Bed, Bath & Beyond earnings are above and beyond when it comes to quality
Forget those worrying retail sales data; Bed Bath & Beyond offers stellar earnings quality and its same-store sales are climbing.
Despite the fact that this week’s latest batch of U.S. retail sales data raised some questions about the health of consumer – or at least, the willingness of consumers to open their wallets and spend – the Thomson Reuters Same Store Sales Index managed to post a healthy 3.9% gain in May. And fears about the global economy notwithstanding, shoppers still appear willing to spend on new clothes for summer just as readily as they will fork over cash for back to school supplies for their children later this summer. One retailer that continues to do well is Bed Bath & Beyond (BBBY.O), where you can snap up everything from mainstream white goods like sheets and towels to the snazziest new kitchen gadgets and even (via buy buy BABY, the company’s chain of stores offering everything new parents need for their newborns and toddlers) a baby’s crib or a stroller. Best of all, if you’re an investor and not just a shopper, Bed Bath & Beyond is reporting higher same-store sales: for the quarter ended in February, SSS grew 6.9%, compared to a 4.1% gain the previous quarter. And the profits that the company is generating from those sales seem to be of a very high quality: Bed Bath & Beyond Inc. has a – StarMine Earnings Quality (EQ) model score of 90, indicating that those profits come from sustainable sources and could remain strong in the coming quarters.
To generate its proprietary Earnings Quality (EQ) scores, StarMine uses computer-driven models to analyze the financial statements of more than 33,000 companies and to calculate a ranking for each. These scores have proven to be reliable predictors of the extent to which a company generates earnings that are sustainable over the coming quarters. Expressed on a scale of 1 to 100, (the higher the score; the higher the quality of the earnings) the StarMine EQ model enables investors to compare a company’s earnings quality against that of its peers, companies in the same region or across the entire universe of stocks. Companies with low StarMine EQ scores are likely to have difficulty in sustaining past earnings, while a high StarMine EQ score is a sign that a company is generating its profits from solid business fundamentals.
In the chart below, the green sections of the bars represents the amount by which cash flow from operations (CFFO) exceeded Bed Bath & Beyond’s net income during the last five years. In the last reported quarter (ended February 2012), net income was at a record level of $351 million. Even more encouraging is the fact that its CFFO of $657 million exceeded net income by more than $300 – another record for Bed Bath & Beyond. The company’s cash flow also hit a record high of $573 million in the same quarter. Such strong cash flow is a good sign for any company, as it is an indicator that its profits are backed by strong cash flows and thus are likely to be sustainable in the coming quarters. The cash flow component is one of four key components of the StarMine EQ model and one on which Bed Bath & Beyond scores highly.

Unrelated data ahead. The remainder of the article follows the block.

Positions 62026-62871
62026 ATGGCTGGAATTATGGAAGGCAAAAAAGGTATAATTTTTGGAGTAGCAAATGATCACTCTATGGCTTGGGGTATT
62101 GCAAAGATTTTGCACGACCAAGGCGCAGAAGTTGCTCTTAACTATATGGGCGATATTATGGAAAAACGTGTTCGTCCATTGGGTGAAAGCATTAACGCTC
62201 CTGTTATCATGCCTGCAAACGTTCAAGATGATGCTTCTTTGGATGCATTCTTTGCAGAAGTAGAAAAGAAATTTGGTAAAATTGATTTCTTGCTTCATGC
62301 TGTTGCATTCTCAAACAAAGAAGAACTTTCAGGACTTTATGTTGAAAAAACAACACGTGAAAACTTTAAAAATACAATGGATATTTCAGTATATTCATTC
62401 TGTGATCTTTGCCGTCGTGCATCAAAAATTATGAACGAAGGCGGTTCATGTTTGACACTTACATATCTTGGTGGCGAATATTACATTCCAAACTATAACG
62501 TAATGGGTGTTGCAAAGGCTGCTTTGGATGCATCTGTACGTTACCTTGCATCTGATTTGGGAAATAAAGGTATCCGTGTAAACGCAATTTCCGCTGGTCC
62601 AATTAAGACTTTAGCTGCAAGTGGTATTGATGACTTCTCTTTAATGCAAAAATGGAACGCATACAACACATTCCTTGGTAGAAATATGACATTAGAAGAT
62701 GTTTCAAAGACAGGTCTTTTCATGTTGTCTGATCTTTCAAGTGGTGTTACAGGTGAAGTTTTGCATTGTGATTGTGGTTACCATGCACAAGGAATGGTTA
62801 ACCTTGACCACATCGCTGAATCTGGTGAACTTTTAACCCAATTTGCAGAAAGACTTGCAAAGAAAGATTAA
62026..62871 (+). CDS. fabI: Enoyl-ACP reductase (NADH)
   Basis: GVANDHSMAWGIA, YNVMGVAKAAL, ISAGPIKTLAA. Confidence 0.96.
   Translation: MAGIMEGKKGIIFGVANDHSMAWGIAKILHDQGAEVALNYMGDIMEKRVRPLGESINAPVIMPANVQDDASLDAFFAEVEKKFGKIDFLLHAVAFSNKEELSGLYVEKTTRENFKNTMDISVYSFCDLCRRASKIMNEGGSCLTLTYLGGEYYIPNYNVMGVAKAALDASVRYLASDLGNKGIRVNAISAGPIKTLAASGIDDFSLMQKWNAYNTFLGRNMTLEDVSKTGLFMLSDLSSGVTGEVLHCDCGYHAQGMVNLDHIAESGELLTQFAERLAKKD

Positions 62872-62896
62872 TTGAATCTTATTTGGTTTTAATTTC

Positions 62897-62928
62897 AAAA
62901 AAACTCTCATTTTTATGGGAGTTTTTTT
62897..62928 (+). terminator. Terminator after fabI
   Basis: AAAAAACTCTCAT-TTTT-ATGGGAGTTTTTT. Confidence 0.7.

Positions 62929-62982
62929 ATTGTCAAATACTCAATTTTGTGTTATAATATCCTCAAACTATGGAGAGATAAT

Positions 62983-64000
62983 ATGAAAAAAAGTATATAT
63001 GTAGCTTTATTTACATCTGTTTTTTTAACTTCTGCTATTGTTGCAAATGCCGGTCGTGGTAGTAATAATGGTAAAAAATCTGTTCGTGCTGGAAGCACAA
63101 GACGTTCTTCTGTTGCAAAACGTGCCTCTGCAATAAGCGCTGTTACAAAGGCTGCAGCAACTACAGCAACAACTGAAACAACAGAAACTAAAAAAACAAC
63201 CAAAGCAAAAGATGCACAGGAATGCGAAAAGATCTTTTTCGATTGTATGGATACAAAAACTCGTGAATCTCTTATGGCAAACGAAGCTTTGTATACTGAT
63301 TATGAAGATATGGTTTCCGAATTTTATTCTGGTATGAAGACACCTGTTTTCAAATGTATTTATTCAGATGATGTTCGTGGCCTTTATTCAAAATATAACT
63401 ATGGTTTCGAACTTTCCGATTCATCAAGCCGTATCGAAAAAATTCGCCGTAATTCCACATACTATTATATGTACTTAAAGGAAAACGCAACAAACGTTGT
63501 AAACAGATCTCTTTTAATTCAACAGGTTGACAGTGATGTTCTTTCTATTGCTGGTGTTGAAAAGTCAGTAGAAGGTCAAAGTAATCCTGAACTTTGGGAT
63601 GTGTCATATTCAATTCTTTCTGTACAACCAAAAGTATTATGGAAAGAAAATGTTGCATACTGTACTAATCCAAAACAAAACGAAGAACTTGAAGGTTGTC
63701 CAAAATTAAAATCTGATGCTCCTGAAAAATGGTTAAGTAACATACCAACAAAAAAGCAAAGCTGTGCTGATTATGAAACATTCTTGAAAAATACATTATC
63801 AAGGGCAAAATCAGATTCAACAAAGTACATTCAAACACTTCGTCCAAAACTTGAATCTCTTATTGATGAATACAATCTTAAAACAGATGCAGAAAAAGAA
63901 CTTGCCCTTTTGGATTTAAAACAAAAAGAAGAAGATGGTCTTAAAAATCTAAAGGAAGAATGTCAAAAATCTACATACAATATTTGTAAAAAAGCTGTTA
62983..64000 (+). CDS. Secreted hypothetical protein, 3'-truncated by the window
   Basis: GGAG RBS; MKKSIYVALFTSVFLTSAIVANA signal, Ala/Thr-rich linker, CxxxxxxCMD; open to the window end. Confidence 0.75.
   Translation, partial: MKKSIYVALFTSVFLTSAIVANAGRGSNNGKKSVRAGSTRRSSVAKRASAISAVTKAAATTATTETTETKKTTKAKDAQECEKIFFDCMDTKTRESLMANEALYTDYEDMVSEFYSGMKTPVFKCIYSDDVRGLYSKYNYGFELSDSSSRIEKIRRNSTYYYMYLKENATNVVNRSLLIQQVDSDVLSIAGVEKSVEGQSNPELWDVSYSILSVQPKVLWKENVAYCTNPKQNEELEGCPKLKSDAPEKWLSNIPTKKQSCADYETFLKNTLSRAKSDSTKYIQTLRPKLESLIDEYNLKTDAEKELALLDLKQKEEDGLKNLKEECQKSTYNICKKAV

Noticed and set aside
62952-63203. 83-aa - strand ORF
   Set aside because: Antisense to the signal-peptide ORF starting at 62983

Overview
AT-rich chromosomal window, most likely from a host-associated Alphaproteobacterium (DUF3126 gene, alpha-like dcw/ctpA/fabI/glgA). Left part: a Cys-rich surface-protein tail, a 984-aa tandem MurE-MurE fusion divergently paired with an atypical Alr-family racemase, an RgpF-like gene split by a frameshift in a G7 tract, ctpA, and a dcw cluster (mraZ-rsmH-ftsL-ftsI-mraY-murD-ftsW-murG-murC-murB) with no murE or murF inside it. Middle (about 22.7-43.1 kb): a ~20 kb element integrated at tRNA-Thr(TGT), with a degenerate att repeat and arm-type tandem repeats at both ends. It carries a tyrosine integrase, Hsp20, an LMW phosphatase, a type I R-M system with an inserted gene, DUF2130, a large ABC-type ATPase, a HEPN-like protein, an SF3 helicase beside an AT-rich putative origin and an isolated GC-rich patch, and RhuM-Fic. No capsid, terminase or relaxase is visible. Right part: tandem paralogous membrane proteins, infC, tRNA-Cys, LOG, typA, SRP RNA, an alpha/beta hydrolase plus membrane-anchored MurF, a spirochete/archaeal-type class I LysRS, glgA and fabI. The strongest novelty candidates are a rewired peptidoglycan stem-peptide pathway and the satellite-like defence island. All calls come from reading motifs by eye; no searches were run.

Another measure of a company’s earnings health is the return on net operating assets, which measures the efficiency with which a company generates earnings from its operating assets; this can be used as a proxy for a company’s operating efficiency. As can be seen in the chart below, Bed Bath & Beyond (represented by the blue line) has seen its return on net operating assets increase steadily since early 2009. In the last reported quarter, return on operating assets reached 71%, the highest level recorded in the last five years and well above the industry median (represented by the gold line in the chart below) of 28%. Over the course of the last two years, while Bed Bath & Beyond has continued to improve its return on net operating assets, margins as other companies in the specialty retail sector have remained flat.
The company’s operating profit margins also have been improving, and now stand at a five-year high of 17%, well above the industry median of 9%. Together with this return on net operating assets, this measure increases Bed Bath & Beyond’s score on the operating efficiency component of the StarMine EQ model, and contributes to the company’s high EQ model score. These two factors are also inputs used in calculating the company’s return on equity (using the DuPont decomposition), and help explain why the ROE for Bed Bath & Beyond is, at 9%, so far above the industry median of 3.8%.
The number of Bed Bath & Beyond outlets continues to grow, and the company now operates some 1,175 stores nationwide. Of those, 995 carry the Bed Bath and Beyond brand; the remainder are home product and baby product stores. – During his latest conference call in early April, Warren Eisenberg, co-chairman of the company, said he believes the ideal number of Bed Bath & Beyond stores in North America to be around 1,300, which still leaves room for growth. Increasing the number of buybuy Baby brand outlets from the current level – only 64 stores – could be one option. Meanwhile, Bed Bath & Beyond has been selling popular new products, like the new Sodastream machines, which turn ordinary water into sparkling water, and even into flavored sodas. Such innovative products are in demand among shoppers and will help boost earnings in the coming quarters. Boasting a StarMine EQ score of 90 is an indication that during this expansion, investors can feel confident that at least for now, the company’s earnings are coming from sustainable sources and are likely to remain strong in the coming year.
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